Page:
The '50s begat Happy Days; the '60s, The Wonder Years; the '70s, That '70s Show; and the '80s, Freaks and Geeks. In 20 years, the 1990s will be distilled into a set of reductive clichés and processed into a TV sitcom. Give the one-sentence pitch for that show. (Question courtesy of Tim Carvell.)
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Tuesday's Question (No. 359)--"Peril? Us?":
Government officials and industry experts have begun to caution Americans about "speed creep"--meaning?
"That goddamn Ralph Nader and his shifty eyes."--Francis Heaney
"Antonyms. Watch out for antonyms."--Tim Carvell (Floyd Elliot had a similar answer.)
"Internet pharmacist."--William Vehrs
"I knew that Jim Carrey liked to run around nude, but I didn't realize he had become such a menace to our highways."--Barbara Lippert (similarly, Tim Annett)
"The Einsteinian possibility that the third millennium will arrive sometime next month."--David Finkle
Click for more answers.
Paying little attention to the preparations for various grand public ceremonials, I've only just noticed that this is the final News Quiz before the Earth plunges into the sun and is destroyed. (Although why that should lead Seattle to cancel its all-nude fertility ritual is unclear.) It's been a great planet. I particularly enjoyed your colored sky; a nice choice, blue, popular, everybody likes that blue. Also evolution, very entertaining. That was some fun watching how the giant two-headed lizard's constant bickering among itself eventually led to its extinction, a lesson for us all and especially for my Uncle Morty and Aunt Bernice. And so when I gather up my soil samples and Ms. Judy Davis and return to my home planet, I'll particularly miss those things and the News Quiz participants. Happy New Year, everybody.
So Where's the Problem Answer
Transportation engineers fearfully refer to gradually going faster and faster on the highway, flouting the speed limit, as "speed creep," and it is, well, accelerating.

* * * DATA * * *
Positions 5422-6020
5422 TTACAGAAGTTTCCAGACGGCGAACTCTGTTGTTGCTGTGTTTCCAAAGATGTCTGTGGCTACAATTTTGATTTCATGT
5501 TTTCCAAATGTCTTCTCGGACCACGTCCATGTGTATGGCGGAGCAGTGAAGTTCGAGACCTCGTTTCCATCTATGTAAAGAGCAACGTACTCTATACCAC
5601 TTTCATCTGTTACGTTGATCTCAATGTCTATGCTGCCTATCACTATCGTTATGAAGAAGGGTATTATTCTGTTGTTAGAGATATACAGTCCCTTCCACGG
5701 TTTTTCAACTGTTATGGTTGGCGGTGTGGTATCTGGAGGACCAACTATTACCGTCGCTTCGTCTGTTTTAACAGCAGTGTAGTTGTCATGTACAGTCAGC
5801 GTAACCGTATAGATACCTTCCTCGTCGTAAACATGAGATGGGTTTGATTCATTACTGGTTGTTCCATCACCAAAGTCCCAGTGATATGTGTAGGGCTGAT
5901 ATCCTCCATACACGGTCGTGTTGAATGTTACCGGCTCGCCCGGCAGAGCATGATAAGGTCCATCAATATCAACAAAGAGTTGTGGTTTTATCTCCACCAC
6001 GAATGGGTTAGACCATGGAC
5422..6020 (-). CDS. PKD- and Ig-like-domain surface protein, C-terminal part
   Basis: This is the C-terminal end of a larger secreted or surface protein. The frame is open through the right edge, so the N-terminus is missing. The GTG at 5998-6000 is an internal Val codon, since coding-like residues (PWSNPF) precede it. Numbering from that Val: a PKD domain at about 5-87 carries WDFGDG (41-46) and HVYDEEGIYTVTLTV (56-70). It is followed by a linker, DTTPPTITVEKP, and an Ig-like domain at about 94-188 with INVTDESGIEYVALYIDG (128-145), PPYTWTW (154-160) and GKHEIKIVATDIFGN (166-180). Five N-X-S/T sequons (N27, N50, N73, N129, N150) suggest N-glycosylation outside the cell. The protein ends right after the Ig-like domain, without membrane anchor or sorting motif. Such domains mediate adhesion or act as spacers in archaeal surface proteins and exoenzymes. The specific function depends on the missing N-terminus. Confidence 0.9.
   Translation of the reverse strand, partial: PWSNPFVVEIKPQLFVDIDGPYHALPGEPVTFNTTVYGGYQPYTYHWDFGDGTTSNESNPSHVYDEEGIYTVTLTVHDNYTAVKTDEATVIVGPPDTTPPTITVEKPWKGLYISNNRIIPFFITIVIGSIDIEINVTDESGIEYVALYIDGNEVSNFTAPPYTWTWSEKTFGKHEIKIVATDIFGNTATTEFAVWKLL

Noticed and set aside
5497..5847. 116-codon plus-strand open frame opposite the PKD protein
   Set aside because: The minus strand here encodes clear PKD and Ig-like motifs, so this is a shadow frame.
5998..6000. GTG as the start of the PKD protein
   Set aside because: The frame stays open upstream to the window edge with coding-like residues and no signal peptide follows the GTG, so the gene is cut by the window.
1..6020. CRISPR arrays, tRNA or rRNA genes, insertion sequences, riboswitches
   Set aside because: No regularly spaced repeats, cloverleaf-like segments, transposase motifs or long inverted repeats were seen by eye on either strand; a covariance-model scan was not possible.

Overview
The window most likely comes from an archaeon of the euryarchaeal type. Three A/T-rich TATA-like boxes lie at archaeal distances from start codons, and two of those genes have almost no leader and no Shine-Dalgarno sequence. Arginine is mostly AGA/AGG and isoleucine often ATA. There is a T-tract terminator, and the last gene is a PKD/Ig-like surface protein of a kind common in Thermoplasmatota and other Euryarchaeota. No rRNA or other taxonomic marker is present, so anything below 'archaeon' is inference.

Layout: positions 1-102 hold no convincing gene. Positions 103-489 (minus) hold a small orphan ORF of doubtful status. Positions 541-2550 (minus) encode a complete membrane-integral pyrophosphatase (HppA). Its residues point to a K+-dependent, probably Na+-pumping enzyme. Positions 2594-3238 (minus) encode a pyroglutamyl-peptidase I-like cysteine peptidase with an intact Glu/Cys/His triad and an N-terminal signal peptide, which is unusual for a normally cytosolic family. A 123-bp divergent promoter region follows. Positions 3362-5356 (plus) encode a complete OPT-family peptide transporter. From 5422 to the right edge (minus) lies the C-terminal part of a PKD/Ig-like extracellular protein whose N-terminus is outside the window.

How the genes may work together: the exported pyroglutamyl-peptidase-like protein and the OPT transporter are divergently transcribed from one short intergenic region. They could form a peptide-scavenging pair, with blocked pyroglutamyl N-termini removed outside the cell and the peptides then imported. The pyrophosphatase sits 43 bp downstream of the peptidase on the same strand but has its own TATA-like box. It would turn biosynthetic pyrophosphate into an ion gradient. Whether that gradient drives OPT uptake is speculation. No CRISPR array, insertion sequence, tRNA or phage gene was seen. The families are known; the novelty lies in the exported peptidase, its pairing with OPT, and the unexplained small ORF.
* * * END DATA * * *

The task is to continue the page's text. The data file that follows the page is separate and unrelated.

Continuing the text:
In 1980, 4.9 percent of interstate drivers exceeded the 65-mph limit; in 1992, that number rose to 23 percent. On much of I-80 and I-280 in New Jersey, fewer than 10 percent of drivers obey the 55-mph limit. In Utah, people routinely drive 10 to 20 miles an hour faster than a decade ago.
Curiously, as speeds have increased, the highway death rate has decreased, declining by 11 percent since 1995, when the federal government abandoned the national 55-mph speed limit. So one wonders why "speed creep" is reported as a problem rather than good news: Safer faster driving saves time and lives?
Metaphors of War Extra
Which of the following are from recent New York Times articles and which are a clever ruse, like those cardboard tanks the English built in World War II to trick Germans looking for plywood tanks?
1. "Buchanan Starts Push Through Reform Party Hedgerows."--Pat Buchanan is engaged in the state by state, meeting by meeting political organizing required for a losing presidential bid.
2. "A 15-Month Labor Dispute Turns Into a War of Attrition"--Charles Hurwitz, who controls a Spokane aluminum factory, locked out his workers. Although he has been implicated in cutting California redwoods and in the collapse of a huge Texas S&L, Hurwitz was not involved in the siege of Stalingrad but probably wishes he had been.
3. "Tobacco Company Turns Big Guns on Foes"--Phillip Morris has acquired Russian surplus artillery and intends to shell the Justice Department. "We sell a legal product and believe in the Second Amendment. And several of the Ten Commandments," declared a company lawyer.
4. "If retail is war, then the students of Providence Place Academy are the first cadets in the country to have their boot camp on the field of battle."--Kids attend school in a mall, work at crappy stores for no pay, because … well, I'm not sure why.
5. "In Outpouring of Venom, Mexico Lawmakers Battle Over Budget"--If I understand economics--and I don't--our southern neighbor is governed by some kind of poisonous snakes who aren't getting along.
6. "Giuliani Proposes Martial Law"--"And I'm not speaking metaphorically," he declared from his bunker beneath City Hall. Something to do with the search for yet another new schools chancellor.
1, 2, 4, and 5 are authentic journalistic clichés.
Creepingest garment: underwear. Creepiest person: Donald Trump.